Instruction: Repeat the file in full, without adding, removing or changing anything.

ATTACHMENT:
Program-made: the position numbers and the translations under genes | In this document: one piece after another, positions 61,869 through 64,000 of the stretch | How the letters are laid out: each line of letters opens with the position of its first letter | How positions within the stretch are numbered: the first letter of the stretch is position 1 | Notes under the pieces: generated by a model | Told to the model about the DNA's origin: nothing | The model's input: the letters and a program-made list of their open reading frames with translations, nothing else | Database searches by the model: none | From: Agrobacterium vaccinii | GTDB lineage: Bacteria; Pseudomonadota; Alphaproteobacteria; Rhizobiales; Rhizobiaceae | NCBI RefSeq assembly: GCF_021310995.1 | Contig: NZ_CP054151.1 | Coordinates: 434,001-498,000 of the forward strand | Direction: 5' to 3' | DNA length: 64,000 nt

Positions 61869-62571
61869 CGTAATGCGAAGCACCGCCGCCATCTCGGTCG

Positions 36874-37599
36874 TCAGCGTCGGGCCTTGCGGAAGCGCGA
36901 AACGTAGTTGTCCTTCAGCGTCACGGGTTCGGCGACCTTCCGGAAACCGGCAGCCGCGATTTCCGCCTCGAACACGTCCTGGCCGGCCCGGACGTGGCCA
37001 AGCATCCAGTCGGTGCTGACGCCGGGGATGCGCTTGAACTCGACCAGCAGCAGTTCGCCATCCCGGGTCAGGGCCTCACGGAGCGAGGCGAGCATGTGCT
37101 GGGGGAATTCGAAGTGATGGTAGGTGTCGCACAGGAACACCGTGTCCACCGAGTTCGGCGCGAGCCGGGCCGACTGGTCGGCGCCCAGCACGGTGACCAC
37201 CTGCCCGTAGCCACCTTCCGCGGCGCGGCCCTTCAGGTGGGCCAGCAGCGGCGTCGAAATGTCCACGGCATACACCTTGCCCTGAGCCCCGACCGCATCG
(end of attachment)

Program-made: the position numbers and the translations under genes | In this document: one piece after another, positions 61,869 through 64,000 of the stretch | How the letters are laid out: each line of letters opens with the position of its first letter | How positions within the stretch are numbered: the first letter of the stretch is position 1 | Notes under the pieces: generated by a model | Told to the model about the DNA's origin: nothing | The model's input: the letters and a program-made list of their open reading frames with translations, nothing else | Database searches by the model: none | From: Agrobacterium vaccinii | GTDB lineage: Bacteria; Pseudomonadota; Alphaproteobacteria; Rhizobiales; Rhizobiaceae | NCBI RefSeq assembly: GCF_021310995.1 | Contig: NZ_CP054151.1 | Coordinates: 434,001-498,000 of the forward strand | Direction: 5' to 3' | DNA length: 64,000 nt

Positions 61869-62571
61869 CGTAATGCGAAGCACCGCCGCCATCTCGGTCG

Positions 36874-37599
36874 TCAGCGTCGGGCCTTGCGGAAGCGCGA
36901 AACGTAGTTGTCCTTCAGCGTCACGGGTTCGGCGACCTTCCGGAAACCGGCAGCCGCGATTTCCGCCTCGAACACGTCCTGGCCGGCCCGGACGTGGCCA
37001 AGCATCCAGTCGGTGCTGACGCCGGGGATGCGCTTGAACTCGACCAGCAGCAGTTCGCCATCCCGGGTCAGGGCCTCACGGAGCGAGGCGAGCATGTGCT
37101 GGGGGAATTCGAAGTGATGGTAGGTGTCGCACAGGAACACCGTGTCCACCGAGTTCGGCGCGAGCCGGGCCGACTGGTCGGCGCCCAGCACGGTGACCAC
37201 CTGCCCGTAGCCACCTTCCGCGGCGCGGCCCTTCAGGTGGGCCAGCAGCGGCGTCGAAATGTCCACGGCATACACCTTGCCCTGAGCCCCGACCGCATCG